Five Faculty members will attend the Center for Advanced Study in the Behavioral Sciences at Palo Alto, Calif., next year. "Guests at this center are given freedom to do whatever they want, and I intend to have a great time," Albert J. Guerard, professor of English, one of the participants, commented last night.
"There will be leisure to do my own work in some aspect of the psychological approach to literature," Guerard continued, "and also to meet with about 50 scholars in many disciplines on an informal basis."
William L. Langer '15, Coolidge Professor of History; Morton G. White, professor of Philosophy; Frank B. Freidel, Jr., professor of History; and George Mandler, lecturer in Clinical Psychology, will attend with Guerard.
The Ford Foundation established the Center in 1952, to bring scholars into an atmosphere that allows free intellectual activity, with no authoritative pressure.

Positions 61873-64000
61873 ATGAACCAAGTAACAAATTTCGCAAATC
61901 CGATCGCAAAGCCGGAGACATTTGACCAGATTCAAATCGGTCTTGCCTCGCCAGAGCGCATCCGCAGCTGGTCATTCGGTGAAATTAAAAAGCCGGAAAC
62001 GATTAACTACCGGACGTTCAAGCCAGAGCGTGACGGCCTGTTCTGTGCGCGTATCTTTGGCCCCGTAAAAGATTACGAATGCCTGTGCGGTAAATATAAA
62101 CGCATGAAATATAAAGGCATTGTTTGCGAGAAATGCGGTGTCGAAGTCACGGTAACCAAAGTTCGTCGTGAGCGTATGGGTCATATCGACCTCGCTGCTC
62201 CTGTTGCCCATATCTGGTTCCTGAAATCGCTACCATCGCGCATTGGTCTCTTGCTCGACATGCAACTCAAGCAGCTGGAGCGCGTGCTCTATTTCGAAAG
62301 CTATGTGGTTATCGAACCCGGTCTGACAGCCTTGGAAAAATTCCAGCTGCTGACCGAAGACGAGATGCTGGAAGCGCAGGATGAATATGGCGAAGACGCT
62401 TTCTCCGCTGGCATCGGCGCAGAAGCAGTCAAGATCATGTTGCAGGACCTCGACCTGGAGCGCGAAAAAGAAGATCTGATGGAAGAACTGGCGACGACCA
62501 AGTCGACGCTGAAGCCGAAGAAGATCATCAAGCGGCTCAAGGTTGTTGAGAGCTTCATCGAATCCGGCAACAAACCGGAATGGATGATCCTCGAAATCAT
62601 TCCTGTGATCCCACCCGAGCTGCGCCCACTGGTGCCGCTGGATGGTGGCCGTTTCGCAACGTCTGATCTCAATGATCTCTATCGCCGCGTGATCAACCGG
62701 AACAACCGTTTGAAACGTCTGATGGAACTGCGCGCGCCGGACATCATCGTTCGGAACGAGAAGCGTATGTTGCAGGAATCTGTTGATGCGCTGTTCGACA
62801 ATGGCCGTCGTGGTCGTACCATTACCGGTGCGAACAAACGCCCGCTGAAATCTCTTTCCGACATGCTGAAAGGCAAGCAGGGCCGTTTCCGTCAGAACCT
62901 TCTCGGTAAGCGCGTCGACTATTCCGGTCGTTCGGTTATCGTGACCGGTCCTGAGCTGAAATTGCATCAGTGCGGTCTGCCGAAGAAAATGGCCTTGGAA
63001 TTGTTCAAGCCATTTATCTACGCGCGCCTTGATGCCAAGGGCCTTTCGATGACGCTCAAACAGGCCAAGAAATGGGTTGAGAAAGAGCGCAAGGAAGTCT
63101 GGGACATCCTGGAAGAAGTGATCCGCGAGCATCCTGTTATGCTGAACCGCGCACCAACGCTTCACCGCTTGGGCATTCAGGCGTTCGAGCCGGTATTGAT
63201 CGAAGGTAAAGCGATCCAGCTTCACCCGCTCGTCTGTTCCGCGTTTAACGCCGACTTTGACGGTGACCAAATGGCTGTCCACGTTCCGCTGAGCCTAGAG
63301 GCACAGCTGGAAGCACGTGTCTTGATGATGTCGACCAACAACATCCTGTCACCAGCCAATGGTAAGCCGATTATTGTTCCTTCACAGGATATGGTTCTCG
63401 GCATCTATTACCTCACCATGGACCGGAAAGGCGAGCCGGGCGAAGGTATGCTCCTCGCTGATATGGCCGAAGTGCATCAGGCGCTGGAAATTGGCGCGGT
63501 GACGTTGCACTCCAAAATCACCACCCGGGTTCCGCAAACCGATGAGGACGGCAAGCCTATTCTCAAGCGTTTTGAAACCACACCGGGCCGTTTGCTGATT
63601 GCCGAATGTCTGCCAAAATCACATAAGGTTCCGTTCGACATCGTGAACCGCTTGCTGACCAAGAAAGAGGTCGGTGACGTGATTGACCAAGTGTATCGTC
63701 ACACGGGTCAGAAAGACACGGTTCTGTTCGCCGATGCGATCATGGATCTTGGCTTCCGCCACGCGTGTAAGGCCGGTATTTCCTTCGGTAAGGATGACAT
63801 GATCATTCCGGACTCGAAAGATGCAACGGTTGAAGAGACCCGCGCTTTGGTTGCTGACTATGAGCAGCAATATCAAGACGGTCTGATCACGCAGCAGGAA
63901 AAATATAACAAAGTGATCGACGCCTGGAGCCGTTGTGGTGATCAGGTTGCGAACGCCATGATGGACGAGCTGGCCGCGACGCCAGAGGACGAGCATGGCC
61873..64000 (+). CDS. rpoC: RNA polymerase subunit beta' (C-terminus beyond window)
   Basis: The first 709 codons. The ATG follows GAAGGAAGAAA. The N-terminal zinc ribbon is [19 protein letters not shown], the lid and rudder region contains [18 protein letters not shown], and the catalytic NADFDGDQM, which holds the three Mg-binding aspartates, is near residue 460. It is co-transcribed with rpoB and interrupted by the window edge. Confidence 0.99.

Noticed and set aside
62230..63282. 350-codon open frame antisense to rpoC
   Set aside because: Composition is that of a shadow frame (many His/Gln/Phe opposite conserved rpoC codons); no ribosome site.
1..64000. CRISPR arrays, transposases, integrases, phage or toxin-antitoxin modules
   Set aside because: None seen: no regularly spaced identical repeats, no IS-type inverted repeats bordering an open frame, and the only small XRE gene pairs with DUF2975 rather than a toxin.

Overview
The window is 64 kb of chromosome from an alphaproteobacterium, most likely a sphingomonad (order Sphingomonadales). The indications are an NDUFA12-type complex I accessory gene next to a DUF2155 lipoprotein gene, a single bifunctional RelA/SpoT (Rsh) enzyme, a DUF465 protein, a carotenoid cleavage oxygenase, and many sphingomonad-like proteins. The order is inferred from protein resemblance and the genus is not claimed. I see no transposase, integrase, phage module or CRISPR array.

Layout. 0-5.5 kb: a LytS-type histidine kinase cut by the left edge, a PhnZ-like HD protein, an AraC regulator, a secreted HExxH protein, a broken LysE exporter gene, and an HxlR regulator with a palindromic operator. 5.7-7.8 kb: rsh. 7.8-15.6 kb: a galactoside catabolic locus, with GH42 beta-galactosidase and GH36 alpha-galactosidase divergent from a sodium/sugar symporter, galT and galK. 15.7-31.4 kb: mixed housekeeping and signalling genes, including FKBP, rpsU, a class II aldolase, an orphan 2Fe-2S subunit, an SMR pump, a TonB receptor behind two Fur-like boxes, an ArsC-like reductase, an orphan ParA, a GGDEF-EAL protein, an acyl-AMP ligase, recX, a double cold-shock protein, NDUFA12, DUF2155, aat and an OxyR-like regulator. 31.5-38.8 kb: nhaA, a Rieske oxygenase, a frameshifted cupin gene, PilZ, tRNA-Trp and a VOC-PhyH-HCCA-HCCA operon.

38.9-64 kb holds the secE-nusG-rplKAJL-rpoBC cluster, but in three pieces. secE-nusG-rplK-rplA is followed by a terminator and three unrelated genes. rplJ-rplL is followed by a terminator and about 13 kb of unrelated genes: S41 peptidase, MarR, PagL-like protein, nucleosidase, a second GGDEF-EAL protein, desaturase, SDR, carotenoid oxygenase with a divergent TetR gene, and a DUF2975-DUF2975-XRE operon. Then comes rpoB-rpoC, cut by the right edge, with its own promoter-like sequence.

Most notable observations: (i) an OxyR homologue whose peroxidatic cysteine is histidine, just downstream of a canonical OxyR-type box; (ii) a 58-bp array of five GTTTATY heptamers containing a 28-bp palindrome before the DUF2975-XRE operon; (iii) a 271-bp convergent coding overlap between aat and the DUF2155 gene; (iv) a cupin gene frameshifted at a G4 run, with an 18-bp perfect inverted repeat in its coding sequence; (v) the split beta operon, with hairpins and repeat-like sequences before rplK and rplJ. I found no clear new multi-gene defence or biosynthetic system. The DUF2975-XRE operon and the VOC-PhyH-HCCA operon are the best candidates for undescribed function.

"The permissive atmosphere enables visitors and their families to join in activities on a social level," commented Dell H. Mymes, assistant professor of Social Anthropology, who was at the Center last year. "It is very difficult to break away from the culture that is built up among scholars there," he added.
The Center offers annual fellowships to educators selected from over 3,000 nominees in this country and abroad. Committees in specialized fields evaluate individuals recommended by centers of behavioral science the world.
At Palo Alto, scholars are given a private study, meeting rooms, a dining room, and use of the Stanford University library. In addition, secretarial and research assistance are provided. Special arrangements are made to facilitate work on projects.
Individual work, informal conversations with other fellows small working groups, and short courses of formal instruction by one of the participants, are the basic kinds of study activities offered at the Center.
Historians Plan Books
Langer plans to utilize the Palo Alto resources to continue on a one-volume history of the early 19th century, which he began over a year ago. Freidel will try to complete the fourth volume of his projected six-volume biography of Franklin D. Roosevelt.
Mandler stated that he had no specific plans yet, but hopes to work closely with scholars interested in philosophy of science.